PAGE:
Comfortable Old Armchair

4d63f900e5f4b2d8c84bc8db99cbe656
My grandfather loved books, and I think he loved me almost as much.
I know I loved him.
I can still remember the feeling of squashing down next to him in that comfortable ancient armchair.
No one sat in that chair except my grandfather. It wasn’t because we were scared of him or anything like that, it was just that it was his chair and to sit there without him in it, didn’t seem right.
I was working overseas when my grandparents died; one after the other with only days between them.
It wasn’t the kind of job that I could up and leave, so by the time I was back in the country, there wasn’t a physical sign that they had ever been here on this Earth. Their ashes had been scattered, and their house emptied and sold.
Indecent haste was how I phrased it.
“Where the fuck were you while all the work was being done?” was their reply. I guess I pissed my father off because he wouldn’t tell me what had happened to my grandparent’s furniture. It was the armchair that I was really interested in, but I guess it was landfill or in some op-shop warehouse somewhere. I hoped that it had been purchased by a house full of uni students. I could see a nineteen-year-old female English Literature student curled up with a tattered old copy of something by Somerset Maugham. Possibly, ‘The Razor’s Edge’. Yes, that would be good.
My grandfather introduced me to the delights of Enid Blyton and Robert Louis Stephenson in equal measure. He didn’t treat me like a little girl, he saw only a curious, young person who had fallen in love with the worlds that existed between the pages of a book.
He had the most beautiful husky voice, and sitting close to him was like sitting in an old dusty closet. He was warm even in winter, and I got the feeling that it was because of some kind of inner glow caused by his love of books.
He always read me books that were a bit above my understanding, and I think that was on purpose. He would smile when I asked him what a particular word meant, and he would sometimes get me to run my finger over the word as he explained its meaning.
I collect bookmarks because he did.
I give books as presents because he said it was a wise thing to do.
His heroes were authors, and mine are too.
He thought that reading was as essential as writing, and so do I.
We will meet again someday, but for now, I have to be the person he wanted me to be, and I need to find a comfortable old armchair so I can sit and read and remember.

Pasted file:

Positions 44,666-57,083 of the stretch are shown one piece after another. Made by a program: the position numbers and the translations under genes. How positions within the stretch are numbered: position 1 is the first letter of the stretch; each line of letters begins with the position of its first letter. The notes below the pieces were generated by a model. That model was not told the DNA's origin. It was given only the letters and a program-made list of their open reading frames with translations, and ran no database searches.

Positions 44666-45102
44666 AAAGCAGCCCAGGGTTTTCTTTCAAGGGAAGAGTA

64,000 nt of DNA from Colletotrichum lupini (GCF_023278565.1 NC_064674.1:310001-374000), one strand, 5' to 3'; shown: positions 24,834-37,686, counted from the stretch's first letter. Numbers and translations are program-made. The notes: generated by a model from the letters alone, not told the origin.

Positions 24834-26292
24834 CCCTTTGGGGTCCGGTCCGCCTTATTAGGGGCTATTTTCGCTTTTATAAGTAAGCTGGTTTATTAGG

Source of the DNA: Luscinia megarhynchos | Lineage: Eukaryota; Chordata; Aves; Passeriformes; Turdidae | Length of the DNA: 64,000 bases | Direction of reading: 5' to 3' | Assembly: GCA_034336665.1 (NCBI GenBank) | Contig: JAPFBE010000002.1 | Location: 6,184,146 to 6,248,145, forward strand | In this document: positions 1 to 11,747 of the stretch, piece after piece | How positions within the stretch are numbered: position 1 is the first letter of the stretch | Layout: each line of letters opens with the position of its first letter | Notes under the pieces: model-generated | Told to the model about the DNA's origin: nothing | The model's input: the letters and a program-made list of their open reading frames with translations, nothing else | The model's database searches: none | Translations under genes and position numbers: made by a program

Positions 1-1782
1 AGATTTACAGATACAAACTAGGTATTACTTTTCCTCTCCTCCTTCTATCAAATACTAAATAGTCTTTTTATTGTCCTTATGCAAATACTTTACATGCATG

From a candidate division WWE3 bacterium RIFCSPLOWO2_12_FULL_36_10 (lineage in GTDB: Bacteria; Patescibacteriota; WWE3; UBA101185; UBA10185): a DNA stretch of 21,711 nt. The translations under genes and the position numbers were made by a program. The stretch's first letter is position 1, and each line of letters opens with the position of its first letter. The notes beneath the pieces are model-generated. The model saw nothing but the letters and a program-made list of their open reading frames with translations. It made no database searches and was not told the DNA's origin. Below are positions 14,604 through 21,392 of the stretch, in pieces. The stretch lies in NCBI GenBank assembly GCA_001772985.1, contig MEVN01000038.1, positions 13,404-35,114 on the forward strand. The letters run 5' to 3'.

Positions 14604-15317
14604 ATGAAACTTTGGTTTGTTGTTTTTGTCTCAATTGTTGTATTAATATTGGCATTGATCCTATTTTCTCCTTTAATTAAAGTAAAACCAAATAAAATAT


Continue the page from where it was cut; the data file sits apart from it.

Brightway Corner.

My childhood was spent in Preston and against all the

odds, I survived.

This article has been published in Milkbar Mag

OLYMPUS DIGITAL CAMERA

These days it’s easier to survive and from the look of the street I grew up in, it is a happy place to be.
Practically every house in my childhood neighbourhood has been ‘restored’.
Unrestored and in many ways just the way it was when it first opened back in the 1950s is the ‘Brightway Corner’ Milk Bar.
There is a tram stop right out the front which was moved about twenty five metres a few decades back.
The reason for the move is unclear but now the trams block a side street when they stop, which is cool I guess.
Sixty years is a long time. No one seems to remember who built this tiny milk bar but it is still there selling all the things that modern convenience stores sell.
I do remember that the original owner ran the store for a long time; people did that in those days, unlike today where you just have time to learn the new owner’s name before they sell up in an endless game of ‘flip the convenience store’.
I remember going into this store to do what small boys do and choosing my favourite sweet, when mum’s budget would allow.
The inexplicably relocated tram stop was where I would stand waiting for a tram to take me to primary school ( the only form of school that was fun to be a part of). Much later in life it was the turn around point in my daily run as I escaped momentarily from the sadness of nursing my dying mum.
I still visit Brightway Corner a couple of times a year as it is very close to Russell Sports where the cheapest and best Asics sports shoes in the world can be found.
Brightway Corner stands on the corner of Gilbert and Oakover Roads and is directly across the road from one of my other favourite childhood memories, the building that was once a suburban cinema.
The Rivoli was built in 1936 and closed in 1961. I remember being taken to see a Mickey Rooney movie there in the late 1950s; in pyjamas of course.
The cinema would have had it’s own refreshment bar but I’m betting that Brightway Corner would have benefited from having it so close by and when it closed I can imagine the owner worrying about the effect on his business.
It survived and despite the decimation delivered upon the suburban milk bar by the advent of the modern convenience store, it still clings to existence.
Maybe it’s survival has something to do with the ‘old school’ gold leaf sign above the door. The sign would have been very expensive in it’s day and shows a kind of confident optimism from it’s owner that has proven to be prophetic.
Long may Brightway Corner shine.

Image

.

Image

.

Image

OLYMPUS DIGITAL CAMERA

.

OLYMPUS DIGITAL CAMERA

.

OLYMPUS DIGITAL CAMERA

.